Hugo Chavez-Rey, born in Peru and raised in Miami, is chairman of the Colorado Hispanic Republicans. Originally a registered Democrat, Chavez-Rey, 67, switched parties after hearing former president Ronald Reagan speak. “I signed up for his presidential campaign in 1980, and the rest is history,” he says. Today, the former telecommunications businessman dedicates his time to speaking with Latinos about the GOP and Donald Trump. His organization’s motto is Fe, Familia, Libertad. “I can’t think of another party that aligns with that more than the Republican Party.”

Chavez-Rey will be voting for Donald Trump in November. “I always said I would support the eventual party nominee,” he says. “Has he made racist comments? Yes. Is he a racist personally? No.”
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Chavez-Rey says he has written letters to Trump’s campaign to say that the candidate should “tone down the off-the-cuff comments.” Ultimately, Chavez-Rey says he places a lot of value in voting against Hillary Clinton. “You can take the very worst of Donald Trump you think is bad for America and bad for the Party and multiply it by 1,000, and you might have Hillary Clinton,” he says. “I couldn’t help Hillary Clinton get into the White House.” He says most Hispanics with whom he speaks support Trump. “Since the Trump phenomenon evolved, we’ve gotten more calls in the last six months than in the last three years from Hispanic voters. The majority ask how to get involved in Trump’s campaign to help [him] get elected.”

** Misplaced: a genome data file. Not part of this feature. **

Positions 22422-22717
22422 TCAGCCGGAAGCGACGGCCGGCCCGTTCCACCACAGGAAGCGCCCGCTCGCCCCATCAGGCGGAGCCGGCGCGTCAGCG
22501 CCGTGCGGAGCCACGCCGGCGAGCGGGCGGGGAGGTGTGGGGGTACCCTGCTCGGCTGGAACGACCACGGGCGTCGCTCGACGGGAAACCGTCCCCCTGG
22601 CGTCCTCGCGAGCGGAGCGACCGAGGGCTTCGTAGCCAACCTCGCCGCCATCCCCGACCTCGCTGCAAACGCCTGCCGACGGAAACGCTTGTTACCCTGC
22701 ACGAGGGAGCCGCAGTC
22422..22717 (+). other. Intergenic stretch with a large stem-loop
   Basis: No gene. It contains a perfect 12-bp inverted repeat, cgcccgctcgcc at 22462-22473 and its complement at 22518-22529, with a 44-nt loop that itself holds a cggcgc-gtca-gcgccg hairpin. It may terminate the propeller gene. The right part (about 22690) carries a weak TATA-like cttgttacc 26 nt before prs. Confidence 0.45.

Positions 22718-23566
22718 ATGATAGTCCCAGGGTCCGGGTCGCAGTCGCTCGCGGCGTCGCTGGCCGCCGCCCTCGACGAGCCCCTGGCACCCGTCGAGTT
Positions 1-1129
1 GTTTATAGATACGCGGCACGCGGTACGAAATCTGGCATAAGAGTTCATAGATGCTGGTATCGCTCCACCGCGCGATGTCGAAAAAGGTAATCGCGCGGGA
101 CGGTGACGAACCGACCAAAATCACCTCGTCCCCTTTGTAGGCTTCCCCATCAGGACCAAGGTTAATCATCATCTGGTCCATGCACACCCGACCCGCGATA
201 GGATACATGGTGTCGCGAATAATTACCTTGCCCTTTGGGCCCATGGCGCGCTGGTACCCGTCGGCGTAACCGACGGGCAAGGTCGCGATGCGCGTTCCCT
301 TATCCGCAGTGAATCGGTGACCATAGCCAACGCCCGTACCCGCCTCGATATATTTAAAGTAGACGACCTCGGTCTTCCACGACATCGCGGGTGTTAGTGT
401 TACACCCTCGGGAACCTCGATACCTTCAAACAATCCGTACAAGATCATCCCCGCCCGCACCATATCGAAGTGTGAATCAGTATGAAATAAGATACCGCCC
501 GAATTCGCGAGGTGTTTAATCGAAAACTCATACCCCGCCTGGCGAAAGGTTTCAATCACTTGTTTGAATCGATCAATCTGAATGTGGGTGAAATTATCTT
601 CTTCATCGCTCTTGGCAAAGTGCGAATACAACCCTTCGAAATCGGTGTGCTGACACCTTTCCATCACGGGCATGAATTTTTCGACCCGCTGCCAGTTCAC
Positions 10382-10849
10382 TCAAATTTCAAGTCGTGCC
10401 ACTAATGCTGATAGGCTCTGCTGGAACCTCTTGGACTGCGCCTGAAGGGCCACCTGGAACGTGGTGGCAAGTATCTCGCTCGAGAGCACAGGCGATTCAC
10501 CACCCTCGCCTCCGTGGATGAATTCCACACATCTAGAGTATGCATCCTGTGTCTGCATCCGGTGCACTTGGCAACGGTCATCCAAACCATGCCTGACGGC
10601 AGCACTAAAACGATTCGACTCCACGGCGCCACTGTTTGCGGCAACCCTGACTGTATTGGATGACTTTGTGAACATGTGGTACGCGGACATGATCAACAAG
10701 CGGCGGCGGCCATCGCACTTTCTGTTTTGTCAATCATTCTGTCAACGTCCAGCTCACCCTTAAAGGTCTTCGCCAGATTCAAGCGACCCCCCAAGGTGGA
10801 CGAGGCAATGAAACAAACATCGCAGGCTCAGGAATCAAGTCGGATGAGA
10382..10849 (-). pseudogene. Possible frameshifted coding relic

With much less enthusiasm, Ruben Estrada is considering a vote for Trump as well.

“I might vote for him as an anti-Hillary vote, not because I’m feeling it,” he says. “This is one election I’m not feeling.”
Trump will come and go, and the question of Latinos’ relationship with the GOP will remain. “My dilemma here is not just with Trump. My dilemma is with the party.” Estrada says that the Republican Party needs to invest in grassroots work again. He recalls helping Rudy Giuliani get elected in 1993 by hitting the streets and rallying Latinos to vote for the Republican candidate. “That one I take with pride,” he says. Estrada is currently working on setting up a majority-Latino GOP committee in Middletown, New York, where he resides and works at the Orange County Department of Health. “Empower the folks,” he says. “That’s the important part.”

Voting along party lines in November is much more likely for Hispanic Democrats than Republicans. Over half of Democrats will vote Democrat no matter who the nominee is, while that number drops to 14 percent for Republicans, according to the Washington Post survey published even before the major party nominees were decided. Making inroads with millennial Latinas won’t be easy. Many who are registered Republicans, like Sharon Alvarez, are not opposed to jumping ship if candidates or the party cease to align with their values.

“I would vote for the person who supports the values that I believe in — could be a Democrat or from another party,” she says. “If they really do support the issues I believe are important, that’s the leader I want.”